How about mail art? Did you ever participate in those type of projects?
I was in contact with mail artists, I integrated their work in the booklets that came with the comps.
But I never participated to any mail art project myself, I’m more of an audio person.
The mail art section was however very present at our network meetings, curated by the honorable Sztuka Fabryka (www.sztuka-fabryka.be )
Did you ever come to America? Were you in touch with people like Al Margolis, Carl Howard, das, or Zan Hoffman?
I’ve never been to the USA! I’m more of a mind traveller myself…..but I was surely in correspondence with each one of them! I did meet das & ninah pixie in Holland though, very nice people!
Did you have your own music project at the time?
Not at the time. I also never played an instrument, guess it’s not in my power…..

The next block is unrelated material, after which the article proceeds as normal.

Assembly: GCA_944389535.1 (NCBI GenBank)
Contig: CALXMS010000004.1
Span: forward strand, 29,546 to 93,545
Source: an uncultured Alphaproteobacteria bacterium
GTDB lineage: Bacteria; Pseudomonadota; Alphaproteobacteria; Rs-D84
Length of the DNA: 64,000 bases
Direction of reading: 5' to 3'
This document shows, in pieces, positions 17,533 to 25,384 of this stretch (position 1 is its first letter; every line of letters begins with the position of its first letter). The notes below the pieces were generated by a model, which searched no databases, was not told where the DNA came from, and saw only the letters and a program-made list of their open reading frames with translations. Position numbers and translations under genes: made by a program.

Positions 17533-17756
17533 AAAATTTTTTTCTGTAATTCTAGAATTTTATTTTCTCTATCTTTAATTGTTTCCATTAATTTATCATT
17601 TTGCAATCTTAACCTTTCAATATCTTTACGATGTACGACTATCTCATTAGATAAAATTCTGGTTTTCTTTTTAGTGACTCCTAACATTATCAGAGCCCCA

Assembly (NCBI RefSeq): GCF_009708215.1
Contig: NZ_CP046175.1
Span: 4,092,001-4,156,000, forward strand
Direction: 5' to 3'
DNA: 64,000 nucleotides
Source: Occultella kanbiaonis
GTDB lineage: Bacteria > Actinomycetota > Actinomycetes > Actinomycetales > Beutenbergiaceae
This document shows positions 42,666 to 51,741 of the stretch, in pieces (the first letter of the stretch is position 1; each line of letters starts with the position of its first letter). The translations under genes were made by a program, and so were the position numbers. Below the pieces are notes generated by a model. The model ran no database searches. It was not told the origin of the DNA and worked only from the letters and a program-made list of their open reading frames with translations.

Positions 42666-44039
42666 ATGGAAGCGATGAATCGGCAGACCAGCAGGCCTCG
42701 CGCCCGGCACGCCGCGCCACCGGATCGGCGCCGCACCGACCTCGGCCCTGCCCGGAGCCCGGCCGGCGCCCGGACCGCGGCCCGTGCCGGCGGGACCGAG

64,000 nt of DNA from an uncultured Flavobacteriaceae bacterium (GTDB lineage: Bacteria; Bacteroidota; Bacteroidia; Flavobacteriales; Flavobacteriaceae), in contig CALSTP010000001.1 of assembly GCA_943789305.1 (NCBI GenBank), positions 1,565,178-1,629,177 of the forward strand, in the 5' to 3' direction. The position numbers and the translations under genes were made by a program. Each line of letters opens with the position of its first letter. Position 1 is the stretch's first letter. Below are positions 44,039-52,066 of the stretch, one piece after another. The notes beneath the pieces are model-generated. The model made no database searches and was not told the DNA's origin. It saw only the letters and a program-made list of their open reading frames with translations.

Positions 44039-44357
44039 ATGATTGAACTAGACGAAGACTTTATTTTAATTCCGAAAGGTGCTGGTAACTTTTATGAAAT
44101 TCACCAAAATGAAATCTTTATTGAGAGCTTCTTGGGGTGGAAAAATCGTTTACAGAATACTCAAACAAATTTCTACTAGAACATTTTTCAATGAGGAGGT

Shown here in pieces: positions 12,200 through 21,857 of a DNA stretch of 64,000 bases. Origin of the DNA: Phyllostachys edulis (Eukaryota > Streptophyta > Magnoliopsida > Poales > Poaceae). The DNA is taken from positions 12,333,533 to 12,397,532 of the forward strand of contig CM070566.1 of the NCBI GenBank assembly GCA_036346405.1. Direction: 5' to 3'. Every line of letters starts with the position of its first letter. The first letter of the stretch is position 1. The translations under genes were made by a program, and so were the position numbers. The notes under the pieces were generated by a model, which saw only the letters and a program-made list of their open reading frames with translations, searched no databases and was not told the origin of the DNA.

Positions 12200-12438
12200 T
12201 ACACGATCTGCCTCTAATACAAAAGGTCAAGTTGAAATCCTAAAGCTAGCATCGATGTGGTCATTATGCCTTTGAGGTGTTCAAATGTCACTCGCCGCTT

On your CD releases you spent a lot of time making high quality presentations with special oversize covers? Why go to all the expense?
Any release deserves a good presentation I think!
The fact that I chose for the 7” format has to do with my love for 7” vinyl records.
I’m currently releasing 7” vinyls in a series dedicated to the 80’s! I put out already The Misz and a selection of Insane groups (Subject, Human Dance, Bene Gesserit, M.A.L., Pseudo Code) from Belgium, and there’s a German project next: Nostalgie Eternelle. There’ll be a second volume of The Insanely Happy EP too! For those interested: pre-order, cause they’re gone in no time (250 copies)!
Besides ease and speed of communication, how has the internet affected what you do?
I believe it has a lot of advantages if you can pick out what suits you the best.
You can sell there or (re-)discover old contacts if you feel like it (most are still around!), or you can find what you’ve never found before, amazing sometimes: everything is to be found and is for sale nowadays!
Did you know I only have a personal computer at home since 2 years! Of course I worked with the computer before at work…..
Now this machine is almost indispensable, alas….a curse and a pleasure at the same time!
Do you think that there is a difference in the community spirit of yesterdays mail culture and today’s digital one?
No, don’t think so: only the tools have changed and make it much easier today!
Thanks Eriek, all the best, Don